As one of, what I'm certain is now many many people, my knowledge of Pathfinder/DnD/TTRPGs stems from the inescapably popular Netflix series Stranger Things. That and the odd pop culture reference I'm sure. When entering the board games community a couple years back and becoming more educated about RPGs, I became entirely convinced it wasn't for me. My nerdom just didn't delve that deep.
Oh boy was I wrong
But then, excuse the potentially offense words, Critical Role. Yep, guilty as charged. The Legend of Vox Machina got me deep fellas. Loved the series and with the most miniscule of digging, became heavily addicted to the campaigns on YouTube.
Not long after my, what now must be certifiable, addiction began, word got around the office of my new "thing" and I was invited to join a Pathfinder campaign. I totally jumped at the chance.
My background is in performance. Mostly music, but also theatre and the wider arts. Upon realising that TTRPGs are actually, in essence, improv story telling with numerical consequences, I couldn't wait to get started. But where to start?
Who even am I?
I'm certain there are many places to start but, for me, it was all about character and backstory. I'm (hopefully) going to be spending a lot of hours embodying whoever this is, so they've got to be good. I think a lot of players start from a place of wanting to be a super badass. Shooting lighting bolts from their arse and shattering goblins with a single axe swing, and then the character side sort of comes later. That's totally cool. This diary is just about what works for me but all routes are valid.
Not knowing enough about the classes, races, weaponry or, really anything, I figured I'd create my character and the nitty gritty would come later. Being a bit of a scribbler already, I sat down at a keyboard, and started to write.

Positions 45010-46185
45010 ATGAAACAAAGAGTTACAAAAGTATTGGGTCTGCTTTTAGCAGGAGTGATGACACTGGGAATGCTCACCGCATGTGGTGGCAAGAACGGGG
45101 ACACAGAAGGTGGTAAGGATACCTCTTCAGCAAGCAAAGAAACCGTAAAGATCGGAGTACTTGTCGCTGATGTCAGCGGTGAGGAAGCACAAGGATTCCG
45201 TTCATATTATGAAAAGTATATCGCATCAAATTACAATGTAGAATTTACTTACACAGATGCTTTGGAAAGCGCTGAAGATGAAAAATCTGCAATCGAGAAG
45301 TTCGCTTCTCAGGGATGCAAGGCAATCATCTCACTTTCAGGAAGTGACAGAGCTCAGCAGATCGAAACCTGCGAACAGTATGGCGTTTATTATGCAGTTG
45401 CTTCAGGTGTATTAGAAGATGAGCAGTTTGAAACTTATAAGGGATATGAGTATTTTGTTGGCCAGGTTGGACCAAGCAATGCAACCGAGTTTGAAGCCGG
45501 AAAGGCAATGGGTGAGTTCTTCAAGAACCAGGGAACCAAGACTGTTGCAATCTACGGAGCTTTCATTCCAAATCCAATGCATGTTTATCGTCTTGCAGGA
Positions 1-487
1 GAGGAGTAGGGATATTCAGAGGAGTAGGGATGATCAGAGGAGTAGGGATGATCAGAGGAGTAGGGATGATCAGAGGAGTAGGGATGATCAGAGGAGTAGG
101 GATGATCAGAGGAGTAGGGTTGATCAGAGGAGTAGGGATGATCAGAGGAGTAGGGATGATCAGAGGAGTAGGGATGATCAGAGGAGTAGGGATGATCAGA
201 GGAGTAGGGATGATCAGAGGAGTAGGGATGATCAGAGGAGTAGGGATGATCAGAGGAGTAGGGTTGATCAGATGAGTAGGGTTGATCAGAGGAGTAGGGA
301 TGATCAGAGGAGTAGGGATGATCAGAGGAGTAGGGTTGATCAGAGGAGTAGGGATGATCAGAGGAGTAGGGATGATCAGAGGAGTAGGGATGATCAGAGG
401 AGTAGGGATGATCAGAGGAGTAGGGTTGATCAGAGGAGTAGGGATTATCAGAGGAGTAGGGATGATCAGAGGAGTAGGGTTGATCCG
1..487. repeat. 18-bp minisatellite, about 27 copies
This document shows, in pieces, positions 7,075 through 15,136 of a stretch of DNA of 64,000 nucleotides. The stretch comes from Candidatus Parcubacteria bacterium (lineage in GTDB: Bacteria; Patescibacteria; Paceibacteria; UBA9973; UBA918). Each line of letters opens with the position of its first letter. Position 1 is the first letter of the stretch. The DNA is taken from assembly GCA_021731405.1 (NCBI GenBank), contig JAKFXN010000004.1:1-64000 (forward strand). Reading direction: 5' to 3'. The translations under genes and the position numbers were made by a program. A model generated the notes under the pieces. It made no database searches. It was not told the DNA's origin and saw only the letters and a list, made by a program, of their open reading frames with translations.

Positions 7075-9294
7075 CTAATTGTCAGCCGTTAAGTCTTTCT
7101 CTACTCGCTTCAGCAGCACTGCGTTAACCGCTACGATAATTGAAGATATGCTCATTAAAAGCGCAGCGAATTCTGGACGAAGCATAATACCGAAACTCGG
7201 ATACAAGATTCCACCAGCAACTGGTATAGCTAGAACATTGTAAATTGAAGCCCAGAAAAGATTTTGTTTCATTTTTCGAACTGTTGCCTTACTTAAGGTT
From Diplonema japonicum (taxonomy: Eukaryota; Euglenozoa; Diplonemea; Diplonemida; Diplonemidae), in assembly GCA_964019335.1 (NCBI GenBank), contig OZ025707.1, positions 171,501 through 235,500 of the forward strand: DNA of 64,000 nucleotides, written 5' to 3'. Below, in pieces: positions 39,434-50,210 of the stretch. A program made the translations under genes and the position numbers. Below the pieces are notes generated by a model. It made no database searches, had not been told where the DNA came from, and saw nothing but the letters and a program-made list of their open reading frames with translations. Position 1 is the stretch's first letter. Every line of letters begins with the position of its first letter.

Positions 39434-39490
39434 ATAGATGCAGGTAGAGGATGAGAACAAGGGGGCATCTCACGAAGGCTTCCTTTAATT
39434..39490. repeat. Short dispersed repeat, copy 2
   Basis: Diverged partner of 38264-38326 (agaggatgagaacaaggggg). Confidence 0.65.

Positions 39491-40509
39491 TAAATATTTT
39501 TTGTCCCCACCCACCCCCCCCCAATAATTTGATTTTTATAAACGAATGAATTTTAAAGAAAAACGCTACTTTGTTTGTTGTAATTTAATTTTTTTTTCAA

(at this stage, anyone in my pathfinder party should stop reading!)
Where to start then?
I should say that I decided to play a cis gendered heterosexual male essentially for ease as that is also what I am. I really didn’t want to do any group, community or persuasion a disservice by, likely badly, imprinting my notions and perceptions of those groups on to a character. Hard enough to become someone else without constantly worrying I may unintentionally be stereotyping or generally pretending to have experience that I don’t.
Motive. I’ve gotta figure out what makes this dude tick. So, what’s a powerful motive? There’s tons, but I am a sucker for a bit of revenge, romance and tragedy (spot the 2000’s emo kid). Nothing more tragic than a lost love revenge story, and I’m a wee bit vicious, so let’s have a family massacre by some sort of troupe of roving werewolves leaving just the father/husband alive.
Great motive for revenge that. So then, let's say my guy is a farmer who is shepherding live stock to a city. Along with his wife and two children, he's attacked by a roving gang of werewolves. The wife and children are killed and he is left alive but severely wounded.
But but but, if he’s just some farmer that gets himself and his family wrecked in a forest somewhere, how does he become any sort of dangerous?
Ok, so now the werewolves are led by an evil sorcerer of some kind that (for reasons unknown) keeps me alive and, in doing so, imparts some sort of magical abilities (via curse?) on to him. That sounds cool right? But, do werewolves even exist in Pathfinder? Why wouldn't they have just torn me to shreds? Why on earth would this evil sorcerer keep me alive? What the hell is my name!
Picking the brains of my GM to be
Just to reiterate; I had no idea what I was doing or how my character would fit into the campaign to follow. Eventually, logic took a stand, and I sought out my GM to be for advice. He, I now realise rather obviously, was also seeking out his players to be to get the lay of the land.
I can't stress this enough talk to your GM early doors! You will be happy you did.
I was very conscious that I wanted my character to fit in with whatever world he was creating, and didn't want to limit the possibilities of my GM or the other players. But I was also unsure of how much ownership I could take. I only really knew a few things for sure. I wanted to:
- Be driven for revenge
- Be evil as all hell
- Be able to fight but also throw magic around
Knowing this, I laid out my werewolf/evil sorcerer story and we workshopped a couple of class scenarios that might fit. We settled upon a Magus, ditched the werewolves (in favour of something currently unknown to me), and decided that my wife and son were definitely dead. My daughters fate was to be decided by my GM but, for all I know, is also deceased.
Excited, I ran back to my keyboard.
- What's a Magus?
- Rewrite time - will I ever be happy with my backstory?
- I am no longer a Magus - finding my true race and class.
Useful bits & bobs
- Let's Make a Pathfinder 1st Edition Character
- How To Write a D&D Backstory
- Backstories don't have to be tragic to be interesting
- Citcal Role: Handbook Helper